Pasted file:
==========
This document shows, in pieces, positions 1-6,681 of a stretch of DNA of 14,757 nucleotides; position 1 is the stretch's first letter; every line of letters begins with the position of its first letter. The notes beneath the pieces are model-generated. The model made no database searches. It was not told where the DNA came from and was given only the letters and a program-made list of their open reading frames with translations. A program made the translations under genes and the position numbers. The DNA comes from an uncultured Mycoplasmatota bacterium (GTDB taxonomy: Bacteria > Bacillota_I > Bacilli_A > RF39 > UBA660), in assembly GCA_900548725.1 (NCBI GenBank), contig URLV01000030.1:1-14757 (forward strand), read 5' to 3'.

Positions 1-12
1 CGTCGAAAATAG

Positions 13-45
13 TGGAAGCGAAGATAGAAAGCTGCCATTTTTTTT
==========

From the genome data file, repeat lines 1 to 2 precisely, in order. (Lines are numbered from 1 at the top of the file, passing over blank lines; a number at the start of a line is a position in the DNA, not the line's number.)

This document shows, in pieces, positions 1-6,681 of a stretch of DNA of 14,757 nucleotides; position 1 is the stretch's first letter; every line of letters begins with the position of its first letter. The notes beneath the pieces are model-generated. The model made no database searches. It was not told where the DNA came from and was given only the letters and a program-made list of their open reading frames with translations. A program made the translations under genes and the position numbers. The DNA comes from an uncultured Mycoplasmatota bacterium (GTDB taxonomy: Bacteria > Bacillota_I > Bacilli_A > RF39 > UBA660), in assembly GCA_900548725.1 (NCBI GenBank), contig URLV01000030.1:1-14757 (forward strand), read 5' to 3'.

Positions 1-12